Foundation: Which Makeup Is Right for You?

Beauty, Home & Family
on September 19, 2011

Here are some tips, courtesy of top makeup artists, for choosing the right foundation.

Less is more. The late makeup artist and photographer Kevyn Aucoin favored this approach. For a more natural look, he suggested using just a concealer and a dusting of powder. If you do choose to use all-over foundation, be sure the color matches the skin on your neck, and blend the foundation over the jawline and slightly onto the neck.

The right finish. Robert Jones, author of Makeup Makeovers Beauty Bible: Expert Secrets for Stunning Transformations, explains some of the terms used to describe the “finish,” or look, of different types of foundation, such as matte, satin and dewy. A “dewy” finish, is one that “creates a soft glowing look with a slight sheen and luminosity, while matte foundations will “have absolutely no shine and appear flat.” These are the foundations best used on oily skin and those with blemishes and other imperfections. Satin finishes are somewhere between matte and dewy ones, Jones says, and “may have a sheen but are not shiny.”

“Find a formula that works and complements your skin tone and type,” advises British makeup artist Daniel Sandler. If you have dry skin, choose a moisturizing formula; if your skin is oily, opt for an oil free formula.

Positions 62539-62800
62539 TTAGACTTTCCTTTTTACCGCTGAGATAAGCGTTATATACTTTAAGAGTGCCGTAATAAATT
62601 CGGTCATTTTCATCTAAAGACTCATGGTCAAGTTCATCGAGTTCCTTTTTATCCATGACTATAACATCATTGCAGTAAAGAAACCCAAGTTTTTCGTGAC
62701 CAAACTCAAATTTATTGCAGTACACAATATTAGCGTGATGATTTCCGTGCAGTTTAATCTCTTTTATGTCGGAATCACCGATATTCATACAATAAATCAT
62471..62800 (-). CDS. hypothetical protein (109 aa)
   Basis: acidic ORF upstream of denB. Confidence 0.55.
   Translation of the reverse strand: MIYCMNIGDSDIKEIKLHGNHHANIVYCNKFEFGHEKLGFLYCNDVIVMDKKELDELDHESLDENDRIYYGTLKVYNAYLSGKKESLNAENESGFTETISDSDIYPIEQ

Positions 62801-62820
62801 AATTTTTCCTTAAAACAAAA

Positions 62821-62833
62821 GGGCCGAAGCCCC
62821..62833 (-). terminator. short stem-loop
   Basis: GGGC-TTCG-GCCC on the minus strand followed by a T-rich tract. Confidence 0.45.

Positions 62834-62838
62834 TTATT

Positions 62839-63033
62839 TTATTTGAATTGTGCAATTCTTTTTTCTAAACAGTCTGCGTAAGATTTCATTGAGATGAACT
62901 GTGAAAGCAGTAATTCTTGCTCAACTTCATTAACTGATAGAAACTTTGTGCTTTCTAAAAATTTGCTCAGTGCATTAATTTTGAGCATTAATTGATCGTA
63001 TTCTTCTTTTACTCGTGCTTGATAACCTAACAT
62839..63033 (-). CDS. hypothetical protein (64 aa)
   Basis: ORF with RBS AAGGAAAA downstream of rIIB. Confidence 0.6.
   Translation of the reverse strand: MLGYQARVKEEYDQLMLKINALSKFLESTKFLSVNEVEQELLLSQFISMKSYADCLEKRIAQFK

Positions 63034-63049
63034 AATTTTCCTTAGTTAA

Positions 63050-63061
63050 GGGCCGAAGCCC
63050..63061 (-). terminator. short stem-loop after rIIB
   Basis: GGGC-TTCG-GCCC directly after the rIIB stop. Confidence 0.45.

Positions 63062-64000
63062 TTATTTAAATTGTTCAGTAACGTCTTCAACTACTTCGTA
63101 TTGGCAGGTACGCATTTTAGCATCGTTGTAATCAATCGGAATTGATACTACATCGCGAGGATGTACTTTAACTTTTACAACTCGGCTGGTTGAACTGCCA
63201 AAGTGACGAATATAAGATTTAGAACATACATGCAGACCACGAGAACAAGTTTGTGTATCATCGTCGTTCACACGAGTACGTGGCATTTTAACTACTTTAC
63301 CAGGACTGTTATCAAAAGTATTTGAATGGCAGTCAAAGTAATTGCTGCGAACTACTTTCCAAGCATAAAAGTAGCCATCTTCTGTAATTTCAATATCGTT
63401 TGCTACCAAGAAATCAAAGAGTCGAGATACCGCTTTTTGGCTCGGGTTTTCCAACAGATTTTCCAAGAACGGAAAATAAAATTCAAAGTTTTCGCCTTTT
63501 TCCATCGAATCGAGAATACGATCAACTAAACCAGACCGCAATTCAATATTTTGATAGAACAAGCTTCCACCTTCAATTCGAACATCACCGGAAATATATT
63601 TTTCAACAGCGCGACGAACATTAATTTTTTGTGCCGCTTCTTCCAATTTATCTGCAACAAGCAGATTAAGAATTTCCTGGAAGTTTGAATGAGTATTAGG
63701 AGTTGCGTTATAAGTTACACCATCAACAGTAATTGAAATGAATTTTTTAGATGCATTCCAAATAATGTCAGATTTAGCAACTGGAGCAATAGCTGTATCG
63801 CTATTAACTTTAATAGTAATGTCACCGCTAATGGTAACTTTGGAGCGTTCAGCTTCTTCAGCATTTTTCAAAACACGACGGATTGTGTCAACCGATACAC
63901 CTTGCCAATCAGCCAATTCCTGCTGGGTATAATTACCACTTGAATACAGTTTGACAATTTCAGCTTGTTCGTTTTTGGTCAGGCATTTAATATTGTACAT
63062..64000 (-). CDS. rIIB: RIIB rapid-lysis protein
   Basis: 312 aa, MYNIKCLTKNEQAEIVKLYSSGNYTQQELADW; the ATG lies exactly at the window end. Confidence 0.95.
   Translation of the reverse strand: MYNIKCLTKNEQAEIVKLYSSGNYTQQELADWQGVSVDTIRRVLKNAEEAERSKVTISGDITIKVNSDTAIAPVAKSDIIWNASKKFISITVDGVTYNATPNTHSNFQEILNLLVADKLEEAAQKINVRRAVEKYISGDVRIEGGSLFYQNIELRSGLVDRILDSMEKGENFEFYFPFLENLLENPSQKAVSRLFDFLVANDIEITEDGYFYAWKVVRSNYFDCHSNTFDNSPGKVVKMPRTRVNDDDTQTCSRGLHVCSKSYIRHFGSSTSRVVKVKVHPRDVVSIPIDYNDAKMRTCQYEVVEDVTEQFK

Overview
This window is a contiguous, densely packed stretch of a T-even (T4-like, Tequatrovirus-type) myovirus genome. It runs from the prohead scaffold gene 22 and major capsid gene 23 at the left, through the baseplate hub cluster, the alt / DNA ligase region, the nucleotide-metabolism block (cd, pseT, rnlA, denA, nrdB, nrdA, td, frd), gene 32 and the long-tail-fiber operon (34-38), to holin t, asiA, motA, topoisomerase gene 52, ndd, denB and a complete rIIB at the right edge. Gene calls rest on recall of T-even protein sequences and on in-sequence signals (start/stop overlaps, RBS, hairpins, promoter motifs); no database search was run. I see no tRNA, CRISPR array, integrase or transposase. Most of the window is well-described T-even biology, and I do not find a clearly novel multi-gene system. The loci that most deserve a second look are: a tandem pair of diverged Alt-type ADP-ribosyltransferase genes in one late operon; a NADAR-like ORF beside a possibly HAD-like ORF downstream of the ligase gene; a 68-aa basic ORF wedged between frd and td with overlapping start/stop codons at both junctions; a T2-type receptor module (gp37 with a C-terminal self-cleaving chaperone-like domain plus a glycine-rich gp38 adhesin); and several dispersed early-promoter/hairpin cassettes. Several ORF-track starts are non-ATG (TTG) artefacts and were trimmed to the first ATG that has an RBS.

The right shade. “The next most important thing is to choose the shade correctly,” Sandler says. Although many women like to use a foundation slightly darker than their natural skin color, he advises finding a foundation shade closer to the skin tone and warming it up with a powder foundation or a bronzer in a warmer shade.

To find the ideal shade of foundation, he says, dab two or three different shades of the same formula of foundation on the back of your hand. Apply the chosen shades along the jawline and then blend in the foundation. The one that is least visible is the right one for you. If you want to warm the foundation up afterward, use a powder. “Don’t go too dark on the face,” Sandler says, “because … unless you blend your foundation past the jawline down the neck and onto the chest area, you’ll have two tones and it will not look good.”

This article was originally published as Foundation: Which Makeup is Right for You? on